Re-engineering multicloning sites for function and convenience

  • Crook N
  • Freeman E
  • Alper H
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Abstract

Multicloning sites (MCSs) in standard expression vectors are widely used and thought to be benign, non-interacting elements that exist for mere convenience. However, MCSs impose a necessary distance between promoter elements and genes of interest. As a result, the choice of cloning site defines the genetic context and may introduce significant mRNA secondary structure in the 5'-untranslated region leading to strong translation inhibition. Here, we demonstrate the first performance-based assessment of MCSs in yeast, showing that commonly used MCSs can induce dramatic reductions in protein expression, and that this inhibition is highly promoter and gene dependent. In response, we develop and apply a novel predictive model of structure-based translation inhibition to design improved MCSs for significantly higher and more consistent protein expression. In doing so, we were able to minimize the inhibitory effects of MCSs with the yeast TEF, CYC and GPD promoters. These results highlight the non-interchangeable nature of biological parts and represent the first complete, global redesign of a genetic circuit of such widespread importance as a multicloning site. The improved translational control offered by these designed MCSs is paramount to obtaining high titers of heterologous proteins in eukaryotes and to enabling precise control of genetic circuits.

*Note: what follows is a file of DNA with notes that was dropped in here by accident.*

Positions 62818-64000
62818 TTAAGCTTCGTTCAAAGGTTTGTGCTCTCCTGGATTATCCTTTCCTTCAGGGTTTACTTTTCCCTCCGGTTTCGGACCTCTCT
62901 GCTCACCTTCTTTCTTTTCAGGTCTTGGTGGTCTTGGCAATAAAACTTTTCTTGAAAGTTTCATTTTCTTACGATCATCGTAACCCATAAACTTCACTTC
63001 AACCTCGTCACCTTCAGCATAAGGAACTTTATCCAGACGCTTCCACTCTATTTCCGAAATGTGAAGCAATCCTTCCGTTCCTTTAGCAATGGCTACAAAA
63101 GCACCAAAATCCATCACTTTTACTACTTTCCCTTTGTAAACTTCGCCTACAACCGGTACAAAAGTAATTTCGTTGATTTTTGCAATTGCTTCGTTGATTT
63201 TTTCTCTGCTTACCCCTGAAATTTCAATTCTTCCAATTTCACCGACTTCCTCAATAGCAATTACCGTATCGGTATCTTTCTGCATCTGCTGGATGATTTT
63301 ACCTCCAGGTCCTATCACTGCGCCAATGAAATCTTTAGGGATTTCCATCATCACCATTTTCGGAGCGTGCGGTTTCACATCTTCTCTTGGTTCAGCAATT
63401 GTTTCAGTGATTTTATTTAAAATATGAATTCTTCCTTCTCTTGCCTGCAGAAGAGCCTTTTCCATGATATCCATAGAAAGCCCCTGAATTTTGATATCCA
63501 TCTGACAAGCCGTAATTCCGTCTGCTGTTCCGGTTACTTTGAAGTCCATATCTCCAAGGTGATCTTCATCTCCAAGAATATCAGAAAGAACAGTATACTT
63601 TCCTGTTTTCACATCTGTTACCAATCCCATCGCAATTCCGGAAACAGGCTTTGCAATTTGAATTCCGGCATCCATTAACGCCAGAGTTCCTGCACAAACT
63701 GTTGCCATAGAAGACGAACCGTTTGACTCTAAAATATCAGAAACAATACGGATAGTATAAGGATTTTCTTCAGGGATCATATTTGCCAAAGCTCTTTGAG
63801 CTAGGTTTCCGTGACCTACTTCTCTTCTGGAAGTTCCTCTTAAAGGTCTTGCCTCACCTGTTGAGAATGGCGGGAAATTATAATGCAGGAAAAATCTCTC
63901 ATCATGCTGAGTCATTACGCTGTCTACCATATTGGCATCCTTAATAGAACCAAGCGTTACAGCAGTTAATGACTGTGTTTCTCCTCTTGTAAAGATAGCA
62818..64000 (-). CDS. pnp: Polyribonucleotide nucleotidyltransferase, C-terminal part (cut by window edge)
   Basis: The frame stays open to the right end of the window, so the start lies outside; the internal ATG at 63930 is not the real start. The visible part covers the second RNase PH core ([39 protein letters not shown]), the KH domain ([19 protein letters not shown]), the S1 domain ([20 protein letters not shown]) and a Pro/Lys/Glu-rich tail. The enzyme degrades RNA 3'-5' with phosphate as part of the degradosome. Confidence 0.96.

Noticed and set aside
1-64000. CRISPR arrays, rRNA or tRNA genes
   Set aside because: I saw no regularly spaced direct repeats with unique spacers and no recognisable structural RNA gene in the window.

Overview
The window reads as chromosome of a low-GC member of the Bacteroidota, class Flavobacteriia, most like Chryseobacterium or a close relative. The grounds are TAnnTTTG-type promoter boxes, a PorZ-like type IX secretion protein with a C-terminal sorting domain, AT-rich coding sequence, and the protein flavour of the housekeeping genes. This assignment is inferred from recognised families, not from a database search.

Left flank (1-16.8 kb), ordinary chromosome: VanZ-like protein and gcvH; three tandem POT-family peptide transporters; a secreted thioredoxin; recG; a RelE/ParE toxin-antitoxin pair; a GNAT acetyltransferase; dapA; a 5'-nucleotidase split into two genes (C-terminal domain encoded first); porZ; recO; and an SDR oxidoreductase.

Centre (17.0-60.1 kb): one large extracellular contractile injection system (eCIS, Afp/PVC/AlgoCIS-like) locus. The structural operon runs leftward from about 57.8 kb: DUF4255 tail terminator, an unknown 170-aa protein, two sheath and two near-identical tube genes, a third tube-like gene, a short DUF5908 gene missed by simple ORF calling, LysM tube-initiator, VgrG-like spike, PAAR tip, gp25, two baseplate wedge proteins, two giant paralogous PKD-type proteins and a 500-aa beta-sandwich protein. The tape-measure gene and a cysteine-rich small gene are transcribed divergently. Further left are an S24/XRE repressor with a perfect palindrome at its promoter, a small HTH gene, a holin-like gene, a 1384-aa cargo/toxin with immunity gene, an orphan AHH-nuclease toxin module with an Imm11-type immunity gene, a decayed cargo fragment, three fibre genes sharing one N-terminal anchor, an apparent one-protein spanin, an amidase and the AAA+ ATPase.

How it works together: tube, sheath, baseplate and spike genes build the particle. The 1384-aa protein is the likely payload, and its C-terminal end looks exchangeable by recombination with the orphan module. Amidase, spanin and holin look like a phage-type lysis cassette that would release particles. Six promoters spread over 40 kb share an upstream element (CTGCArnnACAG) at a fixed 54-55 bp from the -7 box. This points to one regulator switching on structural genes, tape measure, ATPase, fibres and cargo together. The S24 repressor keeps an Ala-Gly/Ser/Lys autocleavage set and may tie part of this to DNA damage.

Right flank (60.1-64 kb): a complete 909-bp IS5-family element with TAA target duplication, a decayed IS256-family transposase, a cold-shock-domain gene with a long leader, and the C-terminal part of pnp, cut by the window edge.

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Authors

  • Nathan C. Crook

  • Elizabeth S. Freeman

  • Hal S. Alper

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